Robbins' untreated bi-polar disorder, or manic depression, caused him to experience wildly alternating mood swings marked by intense, psychotic highs and devastating, depressing lows. It opened doors to alcohol and drug abuse, ended his NFL career, derailed his marriage and nearly got him killed by Miami police during a psychotic episode in January 2005, when Robbins attacked officers after they confronted him breaking into the manager's office of a South Beach bar.
Shot in the lungs and heart, Robbins lay in a coma for nearly two months. He's been in and out of jail and substance abuse facilities ever since.
In an upcoming episode of HBO's Real Sports With Bryant Gumbel debuting Tuesday at 10 PM ET/PT, correspondent Andrea Kremer gives us an in-depth look at Robbins' infamous disappearance two days before the Raiders' Super Bowl XXXVII loss to the Buccaneers, and what has happened to him since.
It's a well-done piece. Kremer's questions to Robbins and his estranged wife, Marisa, are sensitive to his illness, but elicit remarkably candid answers from a family torn apart by a crippling mental disorder that affects millions of Americans.
"The last couple of games before the Super Bowl, I was in a manic episode during both of those [playoff games]," Robbins told Kremer in an interview taped about three weeks ago. "I probably played some of my best games like that."
Kremer asked him to describe how he would play during those episodes.
"Fast. Real fast," Robbins said. "And real strong. Real precise. Things were so much more vivid.
"You know, when you're going through a manic episode, you feel like you're on top of the world, that nothing can harm you. But it's such a false hope. It's not real. What's going on in your head is not real. And that's what makes it so dangerous."
Robbins' bi-polar disorder went undiagnosed for years, and he describes efforts to alleviate his severe mood swings by self-medicating with alcohol, marijuana, cocaine and steroids.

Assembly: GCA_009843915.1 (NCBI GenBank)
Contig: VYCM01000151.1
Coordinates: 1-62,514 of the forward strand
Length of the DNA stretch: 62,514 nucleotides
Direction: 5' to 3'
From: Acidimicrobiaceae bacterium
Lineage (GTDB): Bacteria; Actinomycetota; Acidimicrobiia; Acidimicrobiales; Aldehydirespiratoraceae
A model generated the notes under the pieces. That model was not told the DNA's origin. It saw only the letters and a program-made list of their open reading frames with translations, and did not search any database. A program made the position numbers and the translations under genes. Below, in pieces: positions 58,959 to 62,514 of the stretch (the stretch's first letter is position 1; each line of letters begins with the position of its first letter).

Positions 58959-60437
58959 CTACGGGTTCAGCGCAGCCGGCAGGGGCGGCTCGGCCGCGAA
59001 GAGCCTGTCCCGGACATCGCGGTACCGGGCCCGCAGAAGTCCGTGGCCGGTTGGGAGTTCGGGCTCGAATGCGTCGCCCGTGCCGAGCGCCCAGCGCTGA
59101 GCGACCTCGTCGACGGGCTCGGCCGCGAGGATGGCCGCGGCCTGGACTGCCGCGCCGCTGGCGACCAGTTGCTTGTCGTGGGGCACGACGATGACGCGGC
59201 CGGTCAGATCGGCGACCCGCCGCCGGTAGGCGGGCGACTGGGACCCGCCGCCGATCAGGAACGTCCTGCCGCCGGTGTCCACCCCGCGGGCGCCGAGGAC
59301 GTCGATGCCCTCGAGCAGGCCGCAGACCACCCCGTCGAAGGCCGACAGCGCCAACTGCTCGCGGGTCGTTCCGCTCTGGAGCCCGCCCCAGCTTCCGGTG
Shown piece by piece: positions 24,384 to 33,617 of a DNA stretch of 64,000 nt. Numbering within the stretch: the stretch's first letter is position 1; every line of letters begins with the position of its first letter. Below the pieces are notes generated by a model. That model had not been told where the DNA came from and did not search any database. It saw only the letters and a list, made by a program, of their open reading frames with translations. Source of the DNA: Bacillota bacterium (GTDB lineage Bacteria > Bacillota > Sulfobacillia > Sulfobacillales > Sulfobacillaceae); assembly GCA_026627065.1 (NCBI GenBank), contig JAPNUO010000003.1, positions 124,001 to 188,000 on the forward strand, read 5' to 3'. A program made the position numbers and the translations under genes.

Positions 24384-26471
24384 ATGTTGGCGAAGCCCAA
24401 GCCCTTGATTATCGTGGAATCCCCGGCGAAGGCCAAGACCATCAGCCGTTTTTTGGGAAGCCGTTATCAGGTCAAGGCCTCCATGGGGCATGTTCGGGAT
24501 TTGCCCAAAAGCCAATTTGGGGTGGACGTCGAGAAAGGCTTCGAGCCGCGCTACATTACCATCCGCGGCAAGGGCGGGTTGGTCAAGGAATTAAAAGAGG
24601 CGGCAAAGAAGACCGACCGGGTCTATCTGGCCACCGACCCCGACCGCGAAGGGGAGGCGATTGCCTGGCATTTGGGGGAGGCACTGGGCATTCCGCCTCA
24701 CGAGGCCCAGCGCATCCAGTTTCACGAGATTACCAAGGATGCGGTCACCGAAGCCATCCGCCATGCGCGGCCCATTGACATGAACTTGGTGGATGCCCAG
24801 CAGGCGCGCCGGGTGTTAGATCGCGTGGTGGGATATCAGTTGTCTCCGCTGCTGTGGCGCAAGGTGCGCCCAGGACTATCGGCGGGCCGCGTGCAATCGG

When he felt "up," Robbins said he turned to booze or pot. When he felt down, he looked to cocaine to light a spark.
But while Robbins' mental breakdown and disappearance two days before Super Bowl XXXVII is acknowledged as one of the factors in Oakland's crushing loss to Tampa Bay, the toll has been far greater on the former Pro Bowl center's family -- in particular, his college sweetheart, Marisa, and his daughters Marley and Madison.
"There would be weeks on end where he would not even be able to function. He'd eat, and he'd go back and sleep,'' Marisa Robbins told Kremer. "And I would cover for him. I'd just tell the girls that Daddy is tired or Daddy is sore, long day at work, and we'll get him up tomorrow."
Robbins said he was in manic episodes "for weeks at a time" leading up to Super Bowl XXXVII week in San Diego and that the festivities were hell for him.
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Robbins' disappearance before the game is traced step-by-step, starting with Marisa -- fearing her husband was dropping into a manic state -- dropping off Barret at the Raiders' team hotel Friday before the 11 PM curfew.
The next morning, Marisa said she received a phone call from former Raiders executive Bruce Allen, asking about Robbins' whereabouts. When the center turned up at the team hotel at 7 PM Saturday after a night and day spent partying in nearby Tijuana, Mexico, Robbins was "out of my mind, out of control,'' he told Kremer.
"In my mind, we had already won the Super Bowl and we were celebrating," Robbins explained. "That's how delusional I was."
Banished by the team before the game, Marisa described Super Bowl Sunday as "tragic." She checked him into a San Diego hospital, where Robbins was finally diagnosed as bi-polar.
Did Robbins' breakdown and road trip to Mexico cause Oakland to lose that game? As a former daily beat writer who covered that 2002 Raiders team for the San Francisco Chronicle, I can say Robbins' game-day absence was a contributing factor, but certainly not the reason for such a lopsided 48-21 defeat.
In truth, Robbins' breakdown that Super Bowl week, and his banishment on game day by the team after it discovered he had been partying in nearby Tijuana, Mexico for almost 24 hours, was more distraction than anything. Adam Treu had been taking snaps in practices all week for the injured Robbins, and Treu did a solid job starting at center in the game.
More than anything, the Raiders were simply outfoxed in that contest. Tampa Bay coach Jon Gruden, who had spent the previous four seasons as head coach of the Raiders, was still intimately familiar with Oakland's defensive scheme, and he knew all of quarterback Rich Gannon's tendencies. That better explains Gannon's five sacks and five interceptions, three of which were returned for touchdowns.
Still, Robbins blames himself for the Super Bowl loss. He says he's been clean and sober for about seven months after spending time in a Houston halfway house, and told Kremer, "I can't take any more shortcuts."
His motivation to get well, he said, is his two daughters, who now live with Marisa in Southern California. "Just to be able to be in their lives again," he said.